Delta Conveyance Project
The Delta Conveyance Project (DCP) (formerly known as the California WaterFix) is a state of the art, real solution to modernize, repair, and protect California’s aging water delivery system from the north. Currently, Californians receive two-thirds of their water supply from a source that begins in the Sierra Nevada Mountains and ﬂows through the state’s main water distribution system through the Sacramento-San Joaquin Delta (Delta). The Delta’s complex, maze-like waterways are supported by a series of man-made dirt levees, and are highly susceptible to collapse from ﬂooding and earthquakes. Experts warn that damage to the Delta caused by a natural disaster could cut off water supplies to millions of people for weeks, months or even years, and burden the economy with billions of dollars of debt.
There are many problems with the Delta in its current state. Since the 1800’s the Delta has been altered to support farming, transportation, commerce and housing development which has in effect, harmed many species that pass through the Delta. The current pumping system causes reverse river ﬂows and ﬁsh are getting caught in the screens or pulled off their migration paths. Additionally, each year during heavy winter storms, thousands of acre-feet (AF) of water are lost to the ocean because of outdated infrastructure.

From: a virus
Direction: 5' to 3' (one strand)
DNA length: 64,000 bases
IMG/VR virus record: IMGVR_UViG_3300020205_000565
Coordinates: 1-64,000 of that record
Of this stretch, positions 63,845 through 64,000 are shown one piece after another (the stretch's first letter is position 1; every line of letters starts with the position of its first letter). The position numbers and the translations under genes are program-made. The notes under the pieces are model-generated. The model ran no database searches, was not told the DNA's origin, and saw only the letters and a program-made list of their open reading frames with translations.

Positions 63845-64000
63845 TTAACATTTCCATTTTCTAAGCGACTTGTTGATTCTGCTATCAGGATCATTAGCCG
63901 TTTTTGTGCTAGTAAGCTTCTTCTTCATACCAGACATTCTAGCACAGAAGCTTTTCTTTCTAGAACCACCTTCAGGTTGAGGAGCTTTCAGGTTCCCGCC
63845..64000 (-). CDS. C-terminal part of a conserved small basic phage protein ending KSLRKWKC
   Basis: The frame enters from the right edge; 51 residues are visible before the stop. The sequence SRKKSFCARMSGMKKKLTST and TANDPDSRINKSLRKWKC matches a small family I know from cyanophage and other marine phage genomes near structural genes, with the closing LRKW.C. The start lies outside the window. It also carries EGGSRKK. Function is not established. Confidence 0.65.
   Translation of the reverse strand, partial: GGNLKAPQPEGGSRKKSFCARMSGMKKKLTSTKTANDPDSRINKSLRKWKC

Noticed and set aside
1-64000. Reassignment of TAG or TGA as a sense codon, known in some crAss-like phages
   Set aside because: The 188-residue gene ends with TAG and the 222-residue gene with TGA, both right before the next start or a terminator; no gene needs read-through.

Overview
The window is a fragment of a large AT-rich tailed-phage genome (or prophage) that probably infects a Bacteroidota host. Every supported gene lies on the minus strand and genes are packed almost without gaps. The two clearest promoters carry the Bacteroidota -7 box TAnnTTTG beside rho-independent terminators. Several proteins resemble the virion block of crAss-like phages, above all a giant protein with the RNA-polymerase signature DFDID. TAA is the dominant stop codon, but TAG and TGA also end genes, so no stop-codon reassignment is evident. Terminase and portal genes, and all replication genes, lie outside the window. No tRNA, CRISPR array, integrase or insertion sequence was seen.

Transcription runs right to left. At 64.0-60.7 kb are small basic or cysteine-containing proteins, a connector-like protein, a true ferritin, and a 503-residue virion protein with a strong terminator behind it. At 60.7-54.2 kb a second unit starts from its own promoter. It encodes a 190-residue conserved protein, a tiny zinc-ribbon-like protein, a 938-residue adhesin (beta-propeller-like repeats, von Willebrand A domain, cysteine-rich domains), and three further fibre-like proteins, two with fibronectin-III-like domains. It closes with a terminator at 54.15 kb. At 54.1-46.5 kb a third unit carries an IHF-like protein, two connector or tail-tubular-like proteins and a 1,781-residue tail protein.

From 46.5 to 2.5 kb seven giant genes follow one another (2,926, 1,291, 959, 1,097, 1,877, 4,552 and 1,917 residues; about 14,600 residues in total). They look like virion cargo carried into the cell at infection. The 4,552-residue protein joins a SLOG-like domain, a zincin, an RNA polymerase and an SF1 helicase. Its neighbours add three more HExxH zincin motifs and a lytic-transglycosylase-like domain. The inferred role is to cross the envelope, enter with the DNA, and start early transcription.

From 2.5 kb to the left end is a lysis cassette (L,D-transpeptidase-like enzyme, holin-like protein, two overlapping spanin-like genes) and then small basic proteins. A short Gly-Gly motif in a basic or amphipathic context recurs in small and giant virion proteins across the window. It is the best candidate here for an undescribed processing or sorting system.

Championed by former Governor Edmund G. Brown, the WaterFix twin-tunnel project was selected as the best long-term plan for the Delta after nearly a decade of review, planning, and analysis with unprecedented public input. Upon taking office however, Governor Gavin Newsom halted progress on WaterFix, and unveiled his California Water Resilience Portfolio – the center piece of which is a downsized single-tunnel project. The newer DCP is supported by scientists, water specialists, engineers, conservationists and other experts, and has been designed to protect water supplies by implementing the use of innovative construction techniques, improved ﬁsh screens, and a state-of-the-art seismically engineered tunnel located 150 feet underground. This design will improve reliability, and will enhance the ability to capture water and move it to water storage facilities throughout the state so we can use it when we really need it.